Rejecting Family Advice

     How do you tell your parents (who are not medical professionals) that they don't have permission to give you advice on diabetes. My family (as well intentioned as they are) has no concept of what I go through on a daily basis. Nobody in my family history has had diabetes. I was diagnosed at 24 years old (I didn't live at home)...I didn't even tell my family I was in the hospital. I need my family to stop telling me how to manage my diabetes. I know what my doctors want me to do...I need them to stop with the comments about every little thing I do or don't do, eat or don't eat. What is the best way to approach this sensitive topic?

Please keep in mind when reading this response I have always had a terrific family and wonderful support system, so my advice is just based on my ideas, not experiences:

I would say the best course of action here would be to tell your family about your T1D.  If what you say about them, "My family has no concept of what I go through....Nobody in my family history has had diabetes," is true, how can they understand your diagnosis and what you go through if you do not tell them?  Education is the best tool to rid the world of ignorance, and so right now is your chance to be an educator to them.  Hopefully, if you tell them about what having type 1 diabetes means, symptoms, history, pretty much anything any doctor has ever told you,  and what you go through daily, they will see things from your perspective, stop the little "comments about every little thing I do or don't do, eat or don't eat," because they will then know why these statements are incorrect and hurtful.  They may even become more interested and want to learn more, which could lead to positive advice from them.

Now, if you do NOT want to tell your family anything, for whatever reason, you should ask them politely to stop giving you advice, telling them perhaps that it is simply you who knows what choices to take which are your best course of action.  I cannot think of anything more direct.

The first option is definitely the better idea, however, but best of luck!

I always believe that I am are responsible for teaching people how to treat me.  If someone gives me unsolicited advice, I sometimes say "oh" and then do what I want to do.   I would ask what's your reaction when advice is given?  angry shouting match? do you ignore them?  do you respond just to shut them up?   i think your own reaction is the only useful thing you can control and in time things will improve if every time the nagging and comments are met with exactly the same response.     oh, and don't expect them to be happy about it ;-)  good luck.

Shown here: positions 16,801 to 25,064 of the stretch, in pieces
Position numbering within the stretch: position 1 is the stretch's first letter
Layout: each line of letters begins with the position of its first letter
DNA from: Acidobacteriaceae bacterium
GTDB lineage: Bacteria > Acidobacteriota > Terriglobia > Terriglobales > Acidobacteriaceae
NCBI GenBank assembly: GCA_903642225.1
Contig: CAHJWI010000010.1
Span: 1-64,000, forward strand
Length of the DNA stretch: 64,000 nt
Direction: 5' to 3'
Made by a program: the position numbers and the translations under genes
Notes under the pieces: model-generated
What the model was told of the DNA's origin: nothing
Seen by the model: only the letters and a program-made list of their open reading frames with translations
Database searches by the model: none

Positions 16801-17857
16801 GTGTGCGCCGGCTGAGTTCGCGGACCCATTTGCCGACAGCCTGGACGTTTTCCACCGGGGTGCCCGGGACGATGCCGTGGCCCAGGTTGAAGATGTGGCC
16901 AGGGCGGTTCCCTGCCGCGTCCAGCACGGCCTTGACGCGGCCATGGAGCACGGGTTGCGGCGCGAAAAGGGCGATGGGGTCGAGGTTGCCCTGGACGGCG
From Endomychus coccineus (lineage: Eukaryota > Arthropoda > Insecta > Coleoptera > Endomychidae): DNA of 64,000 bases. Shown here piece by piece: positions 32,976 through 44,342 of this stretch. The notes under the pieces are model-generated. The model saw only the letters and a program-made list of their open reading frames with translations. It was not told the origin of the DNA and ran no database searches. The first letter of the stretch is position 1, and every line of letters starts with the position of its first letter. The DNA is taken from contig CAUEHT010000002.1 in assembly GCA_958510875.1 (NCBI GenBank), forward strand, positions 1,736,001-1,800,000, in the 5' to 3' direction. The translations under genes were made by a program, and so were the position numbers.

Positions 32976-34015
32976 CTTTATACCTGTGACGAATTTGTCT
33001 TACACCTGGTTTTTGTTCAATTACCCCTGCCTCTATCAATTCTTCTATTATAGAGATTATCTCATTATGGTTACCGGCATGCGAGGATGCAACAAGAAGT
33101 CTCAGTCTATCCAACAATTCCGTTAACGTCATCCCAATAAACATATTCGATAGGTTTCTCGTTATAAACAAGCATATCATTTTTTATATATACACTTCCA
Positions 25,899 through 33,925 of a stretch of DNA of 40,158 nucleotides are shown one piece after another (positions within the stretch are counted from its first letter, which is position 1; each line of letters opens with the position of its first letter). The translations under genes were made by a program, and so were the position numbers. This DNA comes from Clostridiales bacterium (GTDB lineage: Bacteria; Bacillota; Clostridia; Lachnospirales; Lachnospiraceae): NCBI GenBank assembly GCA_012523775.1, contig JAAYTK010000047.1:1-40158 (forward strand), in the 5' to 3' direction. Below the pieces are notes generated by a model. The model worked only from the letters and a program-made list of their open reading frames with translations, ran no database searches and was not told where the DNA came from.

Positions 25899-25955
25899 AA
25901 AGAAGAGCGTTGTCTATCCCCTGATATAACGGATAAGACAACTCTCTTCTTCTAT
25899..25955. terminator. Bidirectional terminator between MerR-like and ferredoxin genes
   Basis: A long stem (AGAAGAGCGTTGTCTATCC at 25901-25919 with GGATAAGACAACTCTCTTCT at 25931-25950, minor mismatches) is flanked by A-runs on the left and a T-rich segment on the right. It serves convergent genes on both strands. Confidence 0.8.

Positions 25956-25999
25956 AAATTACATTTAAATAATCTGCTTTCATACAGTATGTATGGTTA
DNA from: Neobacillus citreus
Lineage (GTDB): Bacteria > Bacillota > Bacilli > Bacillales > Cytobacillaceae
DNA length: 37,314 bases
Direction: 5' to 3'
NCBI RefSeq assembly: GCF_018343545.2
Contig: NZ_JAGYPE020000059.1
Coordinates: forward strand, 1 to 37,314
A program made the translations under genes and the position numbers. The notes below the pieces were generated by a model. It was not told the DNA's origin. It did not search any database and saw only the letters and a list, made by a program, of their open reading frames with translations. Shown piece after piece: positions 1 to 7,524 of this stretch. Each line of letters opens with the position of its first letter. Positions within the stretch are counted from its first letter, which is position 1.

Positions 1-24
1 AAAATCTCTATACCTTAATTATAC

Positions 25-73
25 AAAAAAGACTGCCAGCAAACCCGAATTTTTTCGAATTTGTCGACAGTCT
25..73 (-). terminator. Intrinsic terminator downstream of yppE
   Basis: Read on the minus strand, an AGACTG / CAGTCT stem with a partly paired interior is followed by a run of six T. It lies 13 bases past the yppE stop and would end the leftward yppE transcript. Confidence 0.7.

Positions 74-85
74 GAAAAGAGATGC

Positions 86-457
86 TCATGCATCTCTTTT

I think if you truly believe that your family is well intentioned and are giving you advice because they care about you, then you need to educate them. Though I'm wondering if you didn't trust your family enough to tell them you were hospitalized if you have had other issues with them. (Not trying to offend you by asking that.) I also wonder why you think it is a sensitive topic? It never has been hard for me explaining it to my family (who I'm very fortunate are super understanding and want to learn what we have to do to take care of our son.) because I just say - this is what our doctors have said to do. I do realize that many people believe whatever they hear on the radio, TV, internet that they will just share with you ad nauseum, no matter what you say. Is it sensitive because you don't feel like sharing it or because you have to contradict your family members?

If you aren't comfortable or patient enough to do educate them on your own, then maybe get them a book (Think Like a Pancreas is one of my faves) or send them links to a couple good websites. If you are patient enough, then I would acknowledge their advice and explain why you're doing what your doing. It will take a while because they AREN"T living it everyday. Even if there is one person in your family you really trust, you could say - hey, follow me around all day to day and I'll show you all the stuff I have to do. Then that person can get a sense of what you are going thru and help to advocate for you with the rest of the family.

Totally agree with Joe that only you are in control of how you respond. If you choose to go the route of ignoring, then you have to also choose not to let it get under your skin while they give you tons of unsolicited advice. As I tell my 5 yr/old when his 2 yr/old sister is annoying him, "Ignore her means to pretend that she isn't talking." That can be hard to do.

I am the only type 1 in my family also and I have had a lot of well meaning but un-informed people make comments to me. A while back I had a few days with unsuaully high BG's (high 200's). This was before I was on the pump. My mother in law heard about this and made a comment to me "You just need to exercise more. You should go jogging or go to the gym a couple times a week." That comment actually made me mad. First off, I do about 30 minutes cardio on a daily basis. Secondly, I am less than 100 lbs so it really bothers me that people constantly have to tell me to work out. I'm not obese or overweight! Does it look like I need to shed a few lbs?!